One of my heroes is going to serve God in a different way.
Rev. Tim Keller is 66 years old, and he announced this month that he is stepping down as senior pastor of Redeemer Presbyterian Church in Manhattan. Mentored by legendary theologians Edmund Clowney and Harvie Conn, he began his ministry as a pastor in Virginia and worked for the Presbyterian Church in America (PCA) as a church planter. The PCA then called him in 1989 to plant one in the biggest city in America. Starting with a handful of people in a prayer group, the congregation grew to a three-site megachurch with weekly attendance of over five thousand. How counterintuitive is that?! The PCA is on the more conservative end of Christianity, and Redeemer is located in one of the most politically liberal places in America. The big cities lead the nation in the growth of the percentage of people who list atheist, agnostic, or “none of the above” in their “religious preference,” and many longtime congregations are shrinking and dying. What explains Redeemer’s phenomenal growth?
Tim Keller is the reason. He doesn’t do it with glamour (just Google his picture). He is a deep thinker; a clear, winsome, and persuasive speaker; and a fascinating and simple writer. He committed himself to an urban ministry at a time when many top church leaders were heading for the suburbs and exurbs. If he were asked about his “secret sauce,” he would probably answer simply that he set out to engage skeptics, unbelievers, agnostics, and the fallen away. He has written extensively about how to do that: with patient listening, compassion, true interest in others, intelligent answers drawn from the Word, and the unconditional love of Jesus.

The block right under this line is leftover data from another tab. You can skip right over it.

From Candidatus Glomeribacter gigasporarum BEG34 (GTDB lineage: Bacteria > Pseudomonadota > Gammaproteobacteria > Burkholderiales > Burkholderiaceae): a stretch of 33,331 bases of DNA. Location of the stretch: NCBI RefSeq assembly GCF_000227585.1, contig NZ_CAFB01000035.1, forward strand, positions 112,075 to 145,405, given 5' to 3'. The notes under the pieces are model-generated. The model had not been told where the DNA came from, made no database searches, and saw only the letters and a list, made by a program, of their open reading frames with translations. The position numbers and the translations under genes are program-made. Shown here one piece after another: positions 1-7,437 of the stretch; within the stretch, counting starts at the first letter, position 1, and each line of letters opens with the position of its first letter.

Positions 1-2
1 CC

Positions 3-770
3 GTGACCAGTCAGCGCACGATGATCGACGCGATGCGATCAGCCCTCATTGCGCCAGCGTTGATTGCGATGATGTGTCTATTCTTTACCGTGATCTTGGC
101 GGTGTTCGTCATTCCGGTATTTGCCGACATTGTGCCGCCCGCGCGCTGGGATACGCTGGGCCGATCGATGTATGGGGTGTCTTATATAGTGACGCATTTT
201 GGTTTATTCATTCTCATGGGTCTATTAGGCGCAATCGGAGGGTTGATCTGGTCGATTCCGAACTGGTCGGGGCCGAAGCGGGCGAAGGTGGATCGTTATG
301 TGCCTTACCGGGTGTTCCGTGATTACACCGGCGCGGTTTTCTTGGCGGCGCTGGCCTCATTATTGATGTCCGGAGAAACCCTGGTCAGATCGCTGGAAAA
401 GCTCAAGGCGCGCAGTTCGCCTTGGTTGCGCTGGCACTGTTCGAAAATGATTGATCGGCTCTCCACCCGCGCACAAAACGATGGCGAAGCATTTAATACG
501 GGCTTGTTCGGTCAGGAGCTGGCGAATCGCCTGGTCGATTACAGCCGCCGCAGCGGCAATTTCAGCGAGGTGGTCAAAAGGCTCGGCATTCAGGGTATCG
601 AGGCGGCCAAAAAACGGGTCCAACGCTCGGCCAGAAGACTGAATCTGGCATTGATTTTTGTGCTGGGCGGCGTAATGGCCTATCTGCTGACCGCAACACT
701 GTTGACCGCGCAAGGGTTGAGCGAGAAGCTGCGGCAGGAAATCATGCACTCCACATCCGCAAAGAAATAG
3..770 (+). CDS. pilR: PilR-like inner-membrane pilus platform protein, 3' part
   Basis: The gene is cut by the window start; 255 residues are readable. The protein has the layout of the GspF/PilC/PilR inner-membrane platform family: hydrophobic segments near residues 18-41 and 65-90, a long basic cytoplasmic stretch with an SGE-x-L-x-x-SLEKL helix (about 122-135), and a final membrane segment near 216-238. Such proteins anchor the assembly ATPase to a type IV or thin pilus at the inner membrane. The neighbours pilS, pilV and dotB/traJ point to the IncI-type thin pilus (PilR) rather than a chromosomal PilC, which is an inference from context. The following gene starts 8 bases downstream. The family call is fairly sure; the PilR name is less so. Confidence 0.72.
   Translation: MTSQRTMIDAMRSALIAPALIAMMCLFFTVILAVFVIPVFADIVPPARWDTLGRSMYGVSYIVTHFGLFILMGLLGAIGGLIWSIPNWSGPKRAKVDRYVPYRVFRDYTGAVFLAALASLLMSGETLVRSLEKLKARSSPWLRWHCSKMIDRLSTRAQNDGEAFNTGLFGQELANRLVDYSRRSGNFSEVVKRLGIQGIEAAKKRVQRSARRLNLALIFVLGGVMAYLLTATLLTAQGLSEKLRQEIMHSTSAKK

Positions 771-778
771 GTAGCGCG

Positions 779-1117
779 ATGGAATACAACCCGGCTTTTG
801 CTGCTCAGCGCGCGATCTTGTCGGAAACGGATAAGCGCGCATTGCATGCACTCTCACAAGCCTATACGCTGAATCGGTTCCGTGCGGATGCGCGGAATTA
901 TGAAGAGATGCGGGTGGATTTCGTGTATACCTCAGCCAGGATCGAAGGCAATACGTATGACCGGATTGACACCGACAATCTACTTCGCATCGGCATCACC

Several generations ago, English author C.S. Lewis was the leading apologist for Christianity in an England that was fast losing its faith. Books of his like Mere Christianity and The Screwtape Letters are still read today. Tim Keller is the C.S. Lewis of the 21st century. He has published at least 23 books, among them The Reason for God, Encounters With Jesus, Making Sense of God, The Prodigal God, Counterfeit Gods, Generous Justice, The Meaning of Marriage, and Center Church.
I have spent my entire pastoral ministry working in a central city. I know how hard it is, and that makes me respect and appreciate Tim Keller all the more. But I know firsthand also how thrilling and enriching it is to build a community of people not like you in the Christian dialogue. Tim, may you find new and interesting ways to use your formidable gifts to serve the Lord and engage the lost with the best news humanity will ever hear.
Pastor Mark Jeske has been bringing the Word of God to viewers of Time of Grace since the program began airing in late 2001. A Milwaukee native, Pastor Jeske has served as the senior pastor at St. Marcus, a multicultural congregation on Milwaukee’s near north side since 1980. In addition, he is the author of six books and dozens of devotional booklets on various topics.
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